Judy Devlin, a mischievous girl in the Sunshine Foundling Home, gets the best of grocer Harold Slade and his son Herman. After everyone enjoys a Thanksgiving meal with turkeys Judy stole from Slade, Mrs. Sybil Smythe and her son Junior look over the little orphan girls to adopt a sister and playmate for Junior. He makes nasty comments about all the girls until he sees Mary Dorsey, whom he insists on having his mother adopt despite her dislike of him. Judy and Mary are friends who have pledged to be adopted together. To discourage Junior, Judy starts a fire drill and turns the water hose on him. Hiding afterwards in the cellar, Judy finds the boxes containing the clothing in which the orphans were originally found, including her own. Later, Mrs. Martha Bradley, patroness of the home, threatens Judy with reform school if she does not behave. While Judy is cleaning the office, Mr. Gerald Dexter, district attorney for Springfield, arrives. Ten years ago, his pregnant wife left him after he prosecuted a relative of hers. He shows a crest that the infant born to his wife may have worn on her clothing, and Judy recognizes it as the same as the one on her outfit in the cellar. As she is about to explain, Mary calls her, and Judy goes to switch the clothing to save Mary from the Smythes. Everyone thinks that Judy was trying to make them believe she was Dexter's daughter, and she accepts the blame, sacrificing herself for Mary. Judy is sentenced to two years in reform school, but she escapes on the way there. When ... +


Judy Devlin, a mischievous girl in the Sunshine Foundling Home, gets the best of grocer Harold Slade and his son Herman. After everyone enjoys a Thanksgiving meal with turkeys Judy stole from Slade, Mrs. Sybil Smythe and her son Junior look over the little orphan girls to adopt a sister and playmate for Junior. He makes nasty comments about all the girls until he sees Mary Dorsey, whom he insists on having his mother adopt despite her dislike of him. Judy and Mary are friends who have pledged to be adopted together. To discourage Junior, Judy starts a fire drill and turns the water hose on him. Hiding afterwards in the cellar, Judy finds the boxes containing the clothing in which the orphans were originally found, including her own. Later, Mrs. Martha Bradley, patroness of the home, threatens Judy with reform school if she does not behave. While Judy is cleaning the office, Mr. Gerald Dexter, district attorney for Springfield, arrives. Ten years ago, his pregnant wife left him after he prosecuted a relative of hers. He shows a crest that the infant born to his wife may have worn on her clothing, and Judy recognizes it as the same as the one on her outfit in the cellar. As she is about to explain, Mary calls her, and Judy goes to switch the clothing to save Mary from the Smythes. Everyone thinks that Judy was trying to make them believe she was Dexter's daughter, and she accepts the blame, sacrificing herself for Mary. Judy is sentenced to two years in reform school, but she escapes on the way there. When she is hit by a bicycle and a policeman insists on accompanying her home, she leads him to a pet shop whose owner she calls her uncle. The proprietor is John Russell, who avoided a prison sentence, and he listens sympathetically to Judy's story. Criminal Dutch Miller knows that John was a bank robber named Phil Ormsbey back in Kansas. Seeking a hideout, Dutch moves in on the happy John and Judy. Judy goes to the Dexter estate to see Mary and promises to return the next evening when her father will be away. Learning of this, Dutch knocks out John and drives Judy to the house, which he attempts to rob. The girls discover him, and John, arriving in time to stop Dutch, shoots him in a struggle. John then goes on the lam, and although Judy refuses to talk, John is caught. Examining the duplicate records on Judy's case, Dexter sees a notation about the crest found on her clothing when she was a baby. He realizes what has happened, and father and daughter are reunited. +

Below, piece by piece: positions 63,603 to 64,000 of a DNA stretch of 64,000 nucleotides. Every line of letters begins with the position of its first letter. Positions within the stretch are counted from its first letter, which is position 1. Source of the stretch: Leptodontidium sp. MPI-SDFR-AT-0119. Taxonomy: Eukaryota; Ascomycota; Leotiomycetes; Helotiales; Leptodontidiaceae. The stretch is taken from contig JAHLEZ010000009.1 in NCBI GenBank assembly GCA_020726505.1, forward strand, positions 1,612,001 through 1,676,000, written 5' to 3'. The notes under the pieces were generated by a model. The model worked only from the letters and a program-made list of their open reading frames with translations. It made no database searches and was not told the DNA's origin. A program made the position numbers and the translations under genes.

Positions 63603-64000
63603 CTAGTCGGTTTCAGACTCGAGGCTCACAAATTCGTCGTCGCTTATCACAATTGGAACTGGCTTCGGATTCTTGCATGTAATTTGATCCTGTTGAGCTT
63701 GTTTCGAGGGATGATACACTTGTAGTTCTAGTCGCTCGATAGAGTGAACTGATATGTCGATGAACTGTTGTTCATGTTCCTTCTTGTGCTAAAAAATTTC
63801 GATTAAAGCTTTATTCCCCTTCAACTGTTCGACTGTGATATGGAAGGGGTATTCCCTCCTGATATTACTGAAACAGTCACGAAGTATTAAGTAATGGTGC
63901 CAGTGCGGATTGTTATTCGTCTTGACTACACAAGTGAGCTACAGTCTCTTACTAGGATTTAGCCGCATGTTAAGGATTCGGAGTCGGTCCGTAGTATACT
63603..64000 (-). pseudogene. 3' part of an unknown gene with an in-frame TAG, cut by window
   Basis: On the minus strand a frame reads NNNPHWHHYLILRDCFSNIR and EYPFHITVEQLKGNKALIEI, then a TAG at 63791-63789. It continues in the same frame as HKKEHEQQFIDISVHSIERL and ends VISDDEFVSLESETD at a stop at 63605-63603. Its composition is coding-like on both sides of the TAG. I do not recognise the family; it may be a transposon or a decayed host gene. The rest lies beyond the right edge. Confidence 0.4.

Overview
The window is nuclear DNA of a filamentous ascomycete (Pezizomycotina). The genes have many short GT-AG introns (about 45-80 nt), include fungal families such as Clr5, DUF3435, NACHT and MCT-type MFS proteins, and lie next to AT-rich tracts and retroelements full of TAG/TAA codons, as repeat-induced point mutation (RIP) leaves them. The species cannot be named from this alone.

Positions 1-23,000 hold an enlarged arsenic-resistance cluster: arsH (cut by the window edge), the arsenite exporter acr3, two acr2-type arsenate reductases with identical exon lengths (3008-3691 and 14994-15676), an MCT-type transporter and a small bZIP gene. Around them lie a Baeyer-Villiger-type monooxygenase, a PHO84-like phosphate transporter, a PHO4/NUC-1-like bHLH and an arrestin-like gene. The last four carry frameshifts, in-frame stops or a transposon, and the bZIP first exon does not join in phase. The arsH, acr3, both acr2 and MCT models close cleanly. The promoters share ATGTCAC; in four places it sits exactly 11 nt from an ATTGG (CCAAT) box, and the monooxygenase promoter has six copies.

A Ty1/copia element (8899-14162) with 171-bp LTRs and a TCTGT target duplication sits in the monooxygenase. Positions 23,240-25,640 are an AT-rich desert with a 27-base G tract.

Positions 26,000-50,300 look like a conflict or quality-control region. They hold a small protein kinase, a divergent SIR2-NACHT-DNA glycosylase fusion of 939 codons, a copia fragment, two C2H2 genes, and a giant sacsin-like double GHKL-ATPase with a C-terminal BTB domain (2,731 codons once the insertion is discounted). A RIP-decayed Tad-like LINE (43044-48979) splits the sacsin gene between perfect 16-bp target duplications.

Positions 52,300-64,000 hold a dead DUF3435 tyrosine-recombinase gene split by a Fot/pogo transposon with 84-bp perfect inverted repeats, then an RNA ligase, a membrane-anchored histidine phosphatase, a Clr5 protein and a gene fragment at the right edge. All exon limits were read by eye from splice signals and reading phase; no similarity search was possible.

Legend
Viewed by AFI
Partially Viewed
Offscreen Credit
Name Occurs Before Title
AFI Life Achievement Award